This showing plainly falls short of the evidentiary threshold required to sustain a boycott theory of per se liability. Respondents have insisted that this is the proper conceptual framework for the case. Under Continental T. The court there was concerned with a market dominated by a few major distributors. The practices of circuit dealing and franchising were enjoined because of their link with the anticompetitive market structure in the motion picture industry. We regard the two approaches as being potentially complementary; an anticompetitive practice may be linked to anticompetitive market conditions.
The question whether a specific practice offends the Sherman Act ought not to exclude a broader inquiry into market structure. A suggestive footnote indicated only that the rule of reason required a "balancing [of] intrabrand and interbrand competitive effects of vertical [ Cal. But as observed in Valley Liquors, Inc.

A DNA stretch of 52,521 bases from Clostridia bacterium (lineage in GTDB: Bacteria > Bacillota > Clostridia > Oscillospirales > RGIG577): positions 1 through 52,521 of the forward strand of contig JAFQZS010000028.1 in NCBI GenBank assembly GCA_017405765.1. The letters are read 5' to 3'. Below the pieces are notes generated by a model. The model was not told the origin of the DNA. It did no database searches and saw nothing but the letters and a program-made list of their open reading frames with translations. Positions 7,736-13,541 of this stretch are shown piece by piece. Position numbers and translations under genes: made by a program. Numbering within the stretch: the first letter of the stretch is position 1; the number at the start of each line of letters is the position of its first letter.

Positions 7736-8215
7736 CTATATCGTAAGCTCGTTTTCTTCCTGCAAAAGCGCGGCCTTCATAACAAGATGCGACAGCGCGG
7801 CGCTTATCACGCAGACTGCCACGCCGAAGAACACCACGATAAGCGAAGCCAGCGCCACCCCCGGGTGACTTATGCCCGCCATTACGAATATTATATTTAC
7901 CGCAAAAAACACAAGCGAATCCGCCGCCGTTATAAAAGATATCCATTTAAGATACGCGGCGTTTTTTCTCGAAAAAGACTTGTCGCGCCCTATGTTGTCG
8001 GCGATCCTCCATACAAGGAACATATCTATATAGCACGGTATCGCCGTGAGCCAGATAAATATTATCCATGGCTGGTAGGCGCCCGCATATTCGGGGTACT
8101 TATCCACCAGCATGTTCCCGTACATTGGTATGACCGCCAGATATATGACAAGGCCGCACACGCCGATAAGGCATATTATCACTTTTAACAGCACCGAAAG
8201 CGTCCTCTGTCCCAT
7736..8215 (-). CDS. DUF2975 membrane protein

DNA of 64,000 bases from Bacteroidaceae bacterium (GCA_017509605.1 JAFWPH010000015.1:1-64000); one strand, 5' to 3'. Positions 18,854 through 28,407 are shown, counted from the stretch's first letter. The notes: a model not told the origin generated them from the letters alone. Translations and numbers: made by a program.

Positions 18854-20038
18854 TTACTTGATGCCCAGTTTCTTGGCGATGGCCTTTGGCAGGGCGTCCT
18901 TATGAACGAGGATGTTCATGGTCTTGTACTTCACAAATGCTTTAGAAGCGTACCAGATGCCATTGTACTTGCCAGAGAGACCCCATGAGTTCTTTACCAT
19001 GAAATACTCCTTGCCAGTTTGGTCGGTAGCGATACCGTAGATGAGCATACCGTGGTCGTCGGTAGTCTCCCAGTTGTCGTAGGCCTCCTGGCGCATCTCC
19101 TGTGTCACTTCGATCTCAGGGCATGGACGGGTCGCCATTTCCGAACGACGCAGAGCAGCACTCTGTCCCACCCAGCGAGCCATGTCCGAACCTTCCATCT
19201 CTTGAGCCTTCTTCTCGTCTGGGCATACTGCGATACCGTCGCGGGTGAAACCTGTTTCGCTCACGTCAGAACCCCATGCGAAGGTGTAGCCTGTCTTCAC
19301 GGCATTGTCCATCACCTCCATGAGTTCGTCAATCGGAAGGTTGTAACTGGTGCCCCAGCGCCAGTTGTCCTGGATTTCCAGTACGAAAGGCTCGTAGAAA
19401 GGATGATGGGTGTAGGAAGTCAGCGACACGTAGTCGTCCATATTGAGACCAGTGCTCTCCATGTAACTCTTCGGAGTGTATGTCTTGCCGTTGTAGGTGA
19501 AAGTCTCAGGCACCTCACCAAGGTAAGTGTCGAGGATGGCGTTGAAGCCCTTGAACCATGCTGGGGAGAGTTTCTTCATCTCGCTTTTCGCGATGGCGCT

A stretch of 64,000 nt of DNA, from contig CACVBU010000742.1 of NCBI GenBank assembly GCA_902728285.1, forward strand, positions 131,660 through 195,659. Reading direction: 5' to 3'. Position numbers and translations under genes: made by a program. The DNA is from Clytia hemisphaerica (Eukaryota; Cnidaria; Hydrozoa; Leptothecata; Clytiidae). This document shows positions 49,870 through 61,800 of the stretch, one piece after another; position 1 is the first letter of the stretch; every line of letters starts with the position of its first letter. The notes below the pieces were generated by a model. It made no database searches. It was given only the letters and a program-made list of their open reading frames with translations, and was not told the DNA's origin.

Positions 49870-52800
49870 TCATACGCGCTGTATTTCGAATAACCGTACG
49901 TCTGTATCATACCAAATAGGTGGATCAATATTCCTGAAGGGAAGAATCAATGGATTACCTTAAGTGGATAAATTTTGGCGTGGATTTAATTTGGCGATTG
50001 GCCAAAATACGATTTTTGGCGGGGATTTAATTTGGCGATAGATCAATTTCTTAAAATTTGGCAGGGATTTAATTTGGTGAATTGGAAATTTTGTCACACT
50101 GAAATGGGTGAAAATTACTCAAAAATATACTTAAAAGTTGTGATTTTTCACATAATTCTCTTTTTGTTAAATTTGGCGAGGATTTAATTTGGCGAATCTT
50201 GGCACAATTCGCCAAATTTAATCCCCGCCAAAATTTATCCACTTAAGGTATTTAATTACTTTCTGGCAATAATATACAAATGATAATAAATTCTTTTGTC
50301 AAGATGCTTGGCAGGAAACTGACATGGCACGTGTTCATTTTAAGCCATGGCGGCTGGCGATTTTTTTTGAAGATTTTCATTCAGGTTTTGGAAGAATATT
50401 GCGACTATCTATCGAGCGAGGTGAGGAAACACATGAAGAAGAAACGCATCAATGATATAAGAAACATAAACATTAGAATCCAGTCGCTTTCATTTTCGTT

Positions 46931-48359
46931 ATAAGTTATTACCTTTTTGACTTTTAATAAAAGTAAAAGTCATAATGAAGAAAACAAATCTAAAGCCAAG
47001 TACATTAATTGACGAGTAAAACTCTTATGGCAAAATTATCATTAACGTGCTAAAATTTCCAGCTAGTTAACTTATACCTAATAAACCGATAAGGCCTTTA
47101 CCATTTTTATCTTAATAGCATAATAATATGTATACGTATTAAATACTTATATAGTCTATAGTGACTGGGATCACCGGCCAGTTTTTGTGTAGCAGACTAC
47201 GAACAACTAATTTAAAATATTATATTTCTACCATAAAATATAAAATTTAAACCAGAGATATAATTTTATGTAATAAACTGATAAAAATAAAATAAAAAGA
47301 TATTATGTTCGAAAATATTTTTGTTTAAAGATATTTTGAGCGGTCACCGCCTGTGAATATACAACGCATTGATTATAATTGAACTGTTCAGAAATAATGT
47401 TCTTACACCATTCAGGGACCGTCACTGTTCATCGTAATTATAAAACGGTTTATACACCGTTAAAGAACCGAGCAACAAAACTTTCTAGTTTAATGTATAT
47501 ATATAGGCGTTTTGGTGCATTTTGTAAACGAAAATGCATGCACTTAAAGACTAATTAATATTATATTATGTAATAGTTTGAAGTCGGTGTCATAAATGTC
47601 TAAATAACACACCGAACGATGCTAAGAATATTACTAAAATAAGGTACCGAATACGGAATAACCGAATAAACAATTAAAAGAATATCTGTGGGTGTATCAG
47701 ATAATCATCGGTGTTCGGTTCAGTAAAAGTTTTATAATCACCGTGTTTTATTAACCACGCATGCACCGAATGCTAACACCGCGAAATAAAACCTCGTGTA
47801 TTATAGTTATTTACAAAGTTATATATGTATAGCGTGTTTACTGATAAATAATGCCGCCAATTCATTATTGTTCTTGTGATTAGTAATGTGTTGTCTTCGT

Renfield Importers, Ltd. The courts have therefore looked for shortcuts. A popular one is to say that the balance tips in the defendant's favor if the plaintiff fails to show that the defendant has significant market power that is, power to raise price significantly above the competitive level without losing all of one's business. Since the Sylvania decision, several other federal courts applying the rule of reason to vertical restraints have required this threshold inquiry into the defendant's market power.
Atlas Van Lines, Inc. Itek Corp. Stewart Co.